Re: Chemists 'to offer GP services'

                  Originally posted by johnep View Post
                  Alternative Provider of Medical Services.
                  johnep


                  YES INDEED!! The real opportunity for pharmacists in the new age. Provide medical services but employ a doctor only for the bits that need a doctor. Employ nurse practitioners and pharmacists and run the enterprise efficiently. Salaried GPs earn £60k. GP principals in a well run practice with average list size achieving all QOF targets earn about £110k.

                  There is a lot to be made for those with the confidence (and let's face it there are many amongst us who claim they can do this!) to take on such an enterprise. All income including dispensing income to be divided amongst the shareholders?
                  http://uk.youtube.com/watch?v=Hmbyj0XFUhA

                  Comment


                  • #10
                    Re: Chemists 'to offer GP services'

                    I dont see how it can be a bad thing. When someone asked on the student section whether or not they should persue a career in pharmacy everyone jumped up and said not to do it because its 'boring', which got me a bid worries because i had already sent my UCAS application off. But when i read this article on BBC the other day i jumped up in joy because it sounded like the job would be more involving with the patient, especially when you couple this with independant and supplementary prescribing i think the career is taking a turn for the best, yet most people who have replied to this thread are so pesimistic, why are you not confident with change that will make your jobs more involving and proactive?

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                    • #11
                      Re: Chemists 'to offer GP services'

                      WELL SAID Mr Meshi.

                      With your attitude you will do well. Remember you will be competing against those with negative attitudes when you qualify.

                      That should make you feel confident!!

                      http://uk.youtube.com/watch?v=Hmbyj0XFUhA

                      Comment


                      • #12
                        Re: Chemists 'to offer GP services'

                        Mr Meshi,
                        I have been a Pharmacist since 1992 and I promise you that this is not a boring job!
                        Ze genuine Article, present & perfect!

                        Comment


                        • #13
                          Re: Chemists 'to offer GP services'

                          Originally posted by mrmeshi View Post
                          why are you not confident with change that will make your jobs more involving and proactive?
                          Because the job is already as involved and pro-active as I wish to make it.
                          There are patients being managed by my team more effectively than can be done by the surgery (and OK I'll be the first to admit that the management is not ideal - but it's the best we can offer at this stage - but 6 months in and only locumming there two days a week - I see it as significant progress - both for the team and the patients)
                          Less than ideal because the process is opportunistic, not authorised by care plans, protocols or patient group directives, and not expressly funded - it's just a practical attempt at a solution to particular patients problems.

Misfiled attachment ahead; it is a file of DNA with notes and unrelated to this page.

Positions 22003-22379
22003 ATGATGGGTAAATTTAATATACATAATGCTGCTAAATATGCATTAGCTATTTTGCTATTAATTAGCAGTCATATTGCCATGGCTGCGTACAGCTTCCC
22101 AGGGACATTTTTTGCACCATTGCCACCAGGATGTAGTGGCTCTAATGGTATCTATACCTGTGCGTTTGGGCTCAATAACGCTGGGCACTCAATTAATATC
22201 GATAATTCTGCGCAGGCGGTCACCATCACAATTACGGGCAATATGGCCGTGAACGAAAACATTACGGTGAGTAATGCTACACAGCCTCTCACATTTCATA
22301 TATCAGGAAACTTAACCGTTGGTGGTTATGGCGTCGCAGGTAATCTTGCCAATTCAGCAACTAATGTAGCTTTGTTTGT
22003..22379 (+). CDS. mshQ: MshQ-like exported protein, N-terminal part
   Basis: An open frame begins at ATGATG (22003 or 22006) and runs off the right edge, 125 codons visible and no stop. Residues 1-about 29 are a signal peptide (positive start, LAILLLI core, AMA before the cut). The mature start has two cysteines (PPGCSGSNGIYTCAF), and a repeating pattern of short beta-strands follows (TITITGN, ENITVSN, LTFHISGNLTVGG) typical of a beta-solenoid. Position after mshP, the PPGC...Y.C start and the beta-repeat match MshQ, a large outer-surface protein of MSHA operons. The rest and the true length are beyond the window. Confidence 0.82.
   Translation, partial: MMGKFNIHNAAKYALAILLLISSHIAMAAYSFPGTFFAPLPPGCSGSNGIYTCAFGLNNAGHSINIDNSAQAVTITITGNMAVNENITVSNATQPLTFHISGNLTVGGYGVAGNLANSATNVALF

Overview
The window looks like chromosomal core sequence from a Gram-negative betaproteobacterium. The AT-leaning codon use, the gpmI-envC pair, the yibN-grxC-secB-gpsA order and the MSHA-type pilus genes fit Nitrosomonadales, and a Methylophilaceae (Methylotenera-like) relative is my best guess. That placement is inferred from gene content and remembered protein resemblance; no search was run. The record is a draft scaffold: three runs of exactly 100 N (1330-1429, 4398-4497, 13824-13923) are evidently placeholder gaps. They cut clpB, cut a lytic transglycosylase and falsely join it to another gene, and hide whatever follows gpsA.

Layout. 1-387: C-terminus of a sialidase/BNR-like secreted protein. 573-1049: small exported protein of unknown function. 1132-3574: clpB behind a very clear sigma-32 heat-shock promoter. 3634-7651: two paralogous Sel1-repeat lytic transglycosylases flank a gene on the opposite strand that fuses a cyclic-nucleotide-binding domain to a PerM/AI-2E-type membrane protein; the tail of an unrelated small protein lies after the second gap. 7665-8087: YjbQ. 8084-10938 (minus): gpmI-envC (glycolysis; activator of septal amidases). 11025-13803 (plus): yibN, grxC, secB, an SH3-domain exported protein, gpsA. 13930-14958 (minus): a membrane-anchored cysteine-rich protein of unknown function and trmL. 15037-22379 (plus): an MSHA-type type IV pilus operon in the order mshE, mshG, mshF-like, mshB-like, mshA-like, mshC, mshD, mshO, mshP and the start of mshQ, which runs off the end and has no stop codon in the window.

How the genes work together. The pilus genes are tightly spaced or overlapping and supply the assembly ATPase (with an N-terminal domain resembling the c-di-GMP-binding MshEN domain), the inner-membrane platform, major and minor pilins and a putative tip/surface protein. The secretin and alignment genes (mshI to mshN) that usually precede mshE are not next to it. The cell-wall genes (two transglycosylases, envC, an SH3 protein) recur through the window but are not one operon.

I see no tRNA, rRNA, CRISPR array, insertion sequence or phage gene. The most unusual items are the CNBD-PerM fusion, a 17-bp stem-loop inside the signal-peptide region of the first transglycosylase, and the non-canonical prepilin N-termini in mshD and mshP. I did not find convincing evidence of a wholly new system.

The next steps will be to draw up the protocols for what is already in place (without denying the opportunistic).

                          Funding - I'm a locum - it's not my problem ;-)

                          As for minor ailment schemes - the ability to give away what I can already sell is not a major advance that inspires me.

                          As for prescribing - unless you are planning to retire soon - go for it.

                          Me - I think I retired years ago - pharmacy remains as a hobby (out of a respect for the staff and patients and occasionally the owners) and as a tax limitation exercise.

                          Jeff

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                          • #14
                            Re: Chemists 'to offer GP services'

                            As one who is on the very brink of retirement I think that while pharmacy, like anything else, has always been what you made it, the last few years have been a really exciting time for pharmacy and, as Tony makes clear, the next few will be even better.

                            I looked in the sits vac in the PJ last week, and was really envious at the options available to the young men & women starting now compared to 40-50 years ago. Hospital then was poorly paid and pretty well restricted to dispensary work. Community (retail) was better in that one had a wide range of products to sell, and could always "make up a bottle" but relationships with GP's could be even worse than they can be now!
                            There were opportunities in industry, but by no means what there appear to be now.

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                            • #15
                              Re: Chemists 'to offer GP services'

                              I agree with what many of you say. Here in the U.S., we've went through the same transformation. The difference here is that you have state medical boards deciding the scope of practice for pharmacy in that state. Some states pharmacists do more than others. For the most part, pharmacy has moved forward in terms of clinical involvement in disease state management and prevention. Community pharmacy does this to some extent, but problems still exist because: they do not know the physicians they work with, they do not have access to lab information, a patient's comorbidities, previous med trials, etc. This has traditionally favored those who practice in a variety of institutions here (as I do). I think you are in a key turning point based on this article. I would embrace it, especially from the community pharmacy perspective as it will vary your role and hopefully be more rewarding in terms of career. You have a national medical board on your side and that is, many times, the key hurdle. This will open a door to many opportunities in the future and change the role for those who wish to embark on this change. Believe me, this is exactly the position you want to be in as a profession !!!